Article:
Ross Douthat’s advice to the media on Sarah Palin, which Peter Wehner wrote about on Monday, will be hard to follow. Douthat uses the metaphor of a marriage to frame his points on Palin and the media. But in this “marriage,” third parties play a decisive role — and in a telling way, Senator Tom Coburn (R-Okla.) filled a particular role this past weekend. Coburn, for whom I have great respect, has been a favorite with the Tea Party demographic because of his reputation as a fiscal hawk and constitutional-process curmudgeon. But in an interview with David Gregory on Meet the Press, Coburn failed to deliver in exactly the kind of situation in which Palin rarely disappoints her base.
Here is a key passage from Mediaite’s summary of the Coburn interview: Gregory persisted by saying some on the right speak of President Obama as an “outsider who is trying to usher in a system … that will injure America and deny them of their liberty” and wanted to know if Coburn rejects that idea and also the use of violent metaphors in political discourse. Coburn agreed that he does reject that, and Senator Charles Schumer added “we as elected officials have an obligation to try and tone that down, and if we tone it down, then maybe the media will be less vociferous.”
Quite a few Americans would say Coburn rejected the wrong thing. What he should have rejected was the rhetorical pairing of the right’s political ideas with “violent metaphors in political discourse.” Coburn didn’t question the terms in which David Gregory presented the proposition: as if proof of civility and peaceful intent could only be established by rejecting certain of the right’s political arguments against Obama’s policies. In the video clip, the senator came across as calculating, perhaps a little impatiently, that meeting Gregory’s test of “civility” was a minor but essential concession.
I imagine Coburn would defend it as valid for the people to disagree on basic political ideas, if the question were put to him directly. But in the context of a buried premise in a Sunday talk show, it didn’t seem to occur to him to make that point. It does, manifestly, occur to Palin. I don’t disagree with pundits who would like to see her be more succinct and less reactive to the personal element in media attacks on her. But the people hear with different ears: for every auditor who cringes at her style or extraneous commentary, there is another who hears, first and foremost, that she is affirming precious ideas to which other politicians are not moved to give voice.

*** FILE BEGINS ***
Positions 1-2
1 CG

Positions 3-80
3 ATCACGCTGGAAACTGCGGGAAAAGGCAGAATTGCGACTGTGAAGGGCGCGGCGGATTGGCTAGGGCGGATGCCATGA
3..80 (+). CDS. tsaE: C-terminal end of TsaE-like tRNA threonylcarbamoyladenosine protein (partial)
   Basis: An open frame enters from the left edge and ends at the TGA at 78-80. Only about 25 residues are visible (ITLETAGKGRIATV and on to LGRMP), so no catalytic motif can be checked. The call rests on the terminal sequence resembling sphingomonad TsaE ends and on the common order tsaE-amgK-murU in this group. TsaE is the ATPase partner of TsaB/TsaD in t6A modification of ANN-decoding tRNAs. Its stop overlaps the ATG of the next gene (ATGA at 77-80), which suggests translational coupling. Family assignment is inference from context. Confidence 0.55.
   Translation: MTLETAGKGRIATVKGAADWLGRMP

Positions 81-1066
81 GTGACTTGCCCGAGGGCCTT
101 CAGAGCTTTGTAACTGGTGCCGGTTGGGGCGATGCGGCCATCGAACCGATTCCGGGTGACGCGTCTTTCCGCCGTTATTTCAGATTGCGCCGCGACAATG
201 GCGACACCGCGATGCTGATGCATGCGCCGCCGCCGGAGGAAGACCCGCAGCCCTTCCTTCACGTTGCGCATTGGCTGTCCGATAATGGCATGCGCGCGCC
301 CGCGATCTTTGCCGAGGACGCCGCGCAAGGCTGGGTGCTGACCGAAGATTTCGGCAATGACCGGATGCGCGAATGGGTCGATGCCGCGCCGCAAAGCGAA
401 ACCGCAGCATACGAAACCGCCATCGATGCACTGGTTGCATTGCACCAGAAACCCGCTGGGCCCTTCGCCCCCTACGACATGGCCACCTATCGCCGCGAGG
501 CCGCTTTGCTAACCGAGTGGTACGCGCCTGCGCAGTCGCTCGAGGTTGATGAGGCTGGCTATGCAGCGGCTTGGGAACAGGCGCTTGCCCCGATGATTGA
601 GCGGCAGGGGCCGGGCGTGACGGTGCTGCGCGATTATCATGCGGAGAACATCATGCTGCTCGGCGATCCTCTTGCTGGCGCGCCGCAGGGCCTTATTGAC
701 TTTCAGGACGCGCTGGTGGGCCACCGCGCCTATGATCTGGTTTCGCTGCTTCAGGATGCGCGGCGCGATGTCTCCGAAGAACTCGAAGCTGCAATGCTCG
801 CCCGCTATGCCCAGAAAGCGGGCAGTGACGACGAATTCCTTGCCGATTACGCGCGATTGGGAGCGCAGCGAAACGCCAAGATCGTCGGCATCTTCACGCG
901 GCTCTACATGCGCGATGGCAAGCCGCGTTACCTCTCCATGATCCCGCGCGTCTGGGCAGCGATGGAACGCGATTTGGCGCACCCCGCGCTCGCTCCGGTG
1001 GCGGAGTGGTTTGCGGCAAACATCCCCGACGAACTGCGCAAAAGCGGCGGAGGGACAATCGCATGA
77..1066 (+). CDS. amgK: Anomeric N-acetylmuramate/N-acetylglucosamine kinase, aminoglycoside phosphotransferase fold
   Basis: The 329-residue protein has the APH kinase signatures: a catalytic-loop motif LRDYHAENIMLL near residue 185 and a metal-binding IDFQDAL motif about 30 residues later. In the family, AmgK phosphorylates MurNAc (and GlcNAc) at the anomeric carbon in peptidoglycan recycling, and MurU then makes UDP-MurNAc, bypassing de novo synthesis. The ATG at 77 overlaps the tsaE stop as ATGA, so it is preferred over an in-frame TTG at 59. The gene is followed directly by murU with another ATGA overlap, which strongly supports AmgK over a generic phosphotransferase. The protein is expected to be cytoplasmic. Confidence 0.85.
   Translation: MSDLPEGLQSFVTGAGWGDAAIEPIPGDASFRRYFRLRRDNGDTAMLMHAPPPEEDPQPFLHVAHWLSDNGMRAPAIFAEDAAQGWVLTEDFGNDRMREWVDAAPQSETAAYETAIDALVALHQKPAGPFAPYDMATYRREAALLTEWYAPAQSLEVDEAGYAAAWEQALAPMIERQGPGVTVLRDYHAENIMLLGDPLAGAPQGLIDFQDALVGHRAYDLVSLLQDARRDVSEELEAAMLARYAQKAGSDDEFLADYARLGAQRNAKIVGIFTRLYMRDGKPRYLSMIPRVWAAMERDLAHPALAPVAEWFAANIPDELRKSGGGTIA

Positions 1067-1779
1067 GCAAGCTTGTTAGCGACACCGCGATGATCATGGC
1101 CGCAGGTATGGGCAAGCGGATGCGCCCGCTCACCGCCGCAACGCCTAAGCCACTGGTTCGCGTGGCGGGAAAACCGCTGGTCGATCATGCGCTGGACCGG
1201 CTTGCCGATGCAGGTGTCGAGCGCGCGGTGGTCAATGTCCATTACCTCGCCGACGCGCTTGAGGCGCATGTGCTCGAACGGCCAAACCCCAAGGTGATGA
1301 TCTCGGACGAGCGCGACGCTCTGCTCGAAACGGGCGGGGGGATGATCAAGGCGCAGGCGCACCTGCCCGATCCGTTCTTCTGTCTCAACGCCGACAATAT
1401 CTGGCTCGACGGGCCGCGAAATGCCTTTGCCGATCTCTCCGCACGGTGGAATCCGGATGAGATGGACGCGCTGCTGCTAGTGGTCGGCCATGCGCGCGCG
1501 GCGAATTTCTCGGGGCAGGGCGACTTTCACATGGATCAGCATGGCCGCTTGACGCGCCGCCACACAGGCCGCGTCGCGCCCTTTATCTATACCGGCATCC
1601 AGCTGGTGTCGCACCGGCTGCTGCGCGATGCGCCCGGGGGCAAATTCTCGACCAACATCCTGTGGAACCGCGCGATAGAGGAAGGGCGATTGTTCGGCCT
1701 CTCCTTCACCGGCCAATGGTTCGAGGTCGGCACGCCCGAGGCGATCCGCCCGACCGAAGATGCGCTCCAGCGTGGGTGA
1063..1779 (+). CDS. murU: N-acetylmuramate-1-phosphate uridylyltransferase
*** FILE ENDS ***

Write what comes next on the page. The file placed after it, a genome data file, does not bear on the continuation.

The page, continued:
Palin’s persistent popularity as a public icon is a financial factor for the media — and it’s not one they control. They could decline to talk about her, decline to feature photos and video clips of her, but they understand the connection between Palin, sales, Web hits, and audience share. Palin is a figure whose market power has been established through a direct bond — of love or hate — with the people.
This doesn’t mean she is or should be a front-runner for 2012. The issues are separate. My own belief is that a successful GOP candidate will find a way to transcend the arena of slings and arrows without making political compromises to secure its quiescence. Palin may not have transcended the slings-and-arrows arena, but her potential competitors have all, to varying degrees, made the kinds of compromises that Tom Coburn modeled this past Sunday. As long as other leading Republicans let their discourse be governed by a set of buried premises that disqualifies the right’s political ideas at the starting line, Sarah Palin will have devoted supporters and a prominent voice.